Member of the Month: MariaRita Genovese
Her positive attitude will inspire you in your professional journey.
I had just graduated from college and was looking for a job when my primary care physician informed me of a position available at the practice for a front desk receptionist. I got that job, and in the years that I worked there, I learned a lot.
Built a Career From the Ground Up
I learned how to schedule appointments, register patients in the computer (after switching everything from paper and ink), call in medication refills for patients, and many other things. I loved it.
Over the years, I moved on to work in orthopedics, returned to primary care, and then found my final love in oncology, where I’ve worked for the past 16 years. I currently work at MD Anderson Cancer Center at Cooper University Hospital in Camden as director of revenue cycle and business operations. I’m responsible for several business-related areas, including an oncology-specific access center that handles scheduling all appointments for our providers, the medical records team, administrative assistants, and surgical schedulers. I am also a resource for the four fellowship programs and work with an entire revenue cycle team.
I couldn’t have asked for a better team; they never stop working, always put the needs of the patients first, show empathy, and possess a wide range of other attributes.
Learned From Others
I have been shaped by numerous people throughout my career, but there are three individuals who have been the most influential for me.
First, there was my mother. My mother passed away from breast cancer at the age of 56. She could only speak Italian and had to rely on her two teenage children to help her navigate the healthcare system and understand what her illness was and what the treatment would entail. As a result, I became motivated to assist all patients in having a better personalized experience within the system during their cancer journey.
Second is Janice Schellinger, who was my manager in my first oncology job. She saw something in me that I didn’t see in myself. She was instrumental in my thinking outside the box and doing so many other things that I had never thought of, including working in the world of revenue.
The third is Richard Haldeman, whom I consider a mentor. He was vice president and chief financial officer while I was employed at Kimmel Cancer Center. He helped me develop as a leader and as a person, and his constructive criticism was vital to my professional development. Accepting criticism and learning from it is important. The person I am today is very different from the one who began this journey more than 30 years ago.
Inspired by Others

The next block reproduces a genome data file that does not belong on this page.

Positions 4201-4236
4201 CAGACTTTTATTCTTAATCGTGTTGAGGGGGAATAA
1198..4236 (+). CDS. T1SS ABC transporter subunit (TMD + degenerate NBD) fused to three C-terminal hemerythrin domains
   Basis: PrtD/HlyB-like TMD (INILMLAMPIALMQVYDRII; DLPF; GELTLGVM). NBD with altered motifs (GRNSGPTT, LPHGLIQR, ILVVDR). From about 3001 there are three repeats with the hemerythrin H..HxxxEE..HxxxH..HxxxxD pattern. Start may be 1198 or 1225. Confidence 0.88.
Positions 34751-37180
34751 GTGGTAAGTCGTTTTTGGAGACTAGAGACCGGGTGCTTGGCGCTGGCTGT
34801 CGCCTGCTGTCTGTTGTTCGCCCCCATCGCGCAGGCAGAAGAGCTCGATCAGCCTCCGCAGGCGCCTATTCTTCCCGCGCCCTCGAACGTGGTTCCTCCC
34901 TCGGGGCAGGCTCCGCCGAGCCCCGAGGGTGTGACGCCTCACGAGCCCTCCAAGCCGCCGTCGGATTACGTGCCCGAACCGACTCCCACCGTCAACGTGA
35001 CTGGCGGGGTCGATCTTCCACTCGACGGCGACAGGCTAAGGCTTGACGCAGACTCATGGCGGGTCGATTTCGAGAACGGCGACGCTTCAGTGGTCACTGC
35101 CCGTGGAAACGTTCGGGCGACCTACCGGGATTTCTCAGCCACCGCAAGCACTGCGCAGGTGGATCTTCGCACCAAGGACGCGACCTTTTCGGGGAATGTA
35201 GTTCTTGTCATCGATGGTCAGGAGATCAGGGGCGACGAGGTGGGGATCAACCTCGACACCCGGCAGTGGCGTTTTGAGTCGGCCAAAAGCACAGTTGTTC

The patient’s journey to overcome their condition is what inspires me every single day. It’s a concerted effort at MD Anderson to provide patients with the most individualized experience possible in all areas, including the clinical, financial, and patient satisfaction spheres. I couldn’t have asked for a better team than the one I have; they never stop working, always put the needs of patients first, show empathy, and possess a wide range of other positive attributes.
I’m most proud of making processes available in electronic form to reduce the time it takes for patients, staff, and physicians to complete forms. I also do my best to support my team and providers in making their internal processes run smoothly. It’s the little things, like assisting patients who misplace their insurance card or are having trouble navigating the sometimes complex system, that are the most rewarding. The time I spend educating and mentoring the leaders of tomorrow is also extremely rewarding.
I am inspired to give back to our community because of my involvement with AAPC, local chapters, and members. Without AAPC, I would not be where I am today.
Pushes Past Boundaries
At 49, I went to work at MD Anderson after working in the same place for more than 20 years. I went back to school at 54 and earned my master’s degree, which I just finished. I never thought I could do that. I never thought I had the time. I owe my son, Antonio, everything; he pushed me and said, “It’s your time now.” I also had a great leader, Christine Winn, PhD, FACHE, who kept pushing me to do it. I did it, and I’m so glad. The most important lesson I have learned is that it’s never too late to get that extra certification, to get a degree, to change jobs, or to take an adventure.
- Member of the Month: MariaRita Genovese - June 1, 2023
- Improve Healthcare Through a Personalized Patient Experience - December 1, 2018
- Empathy and Boundaries: Challenges in Healthcare - September 15, 2016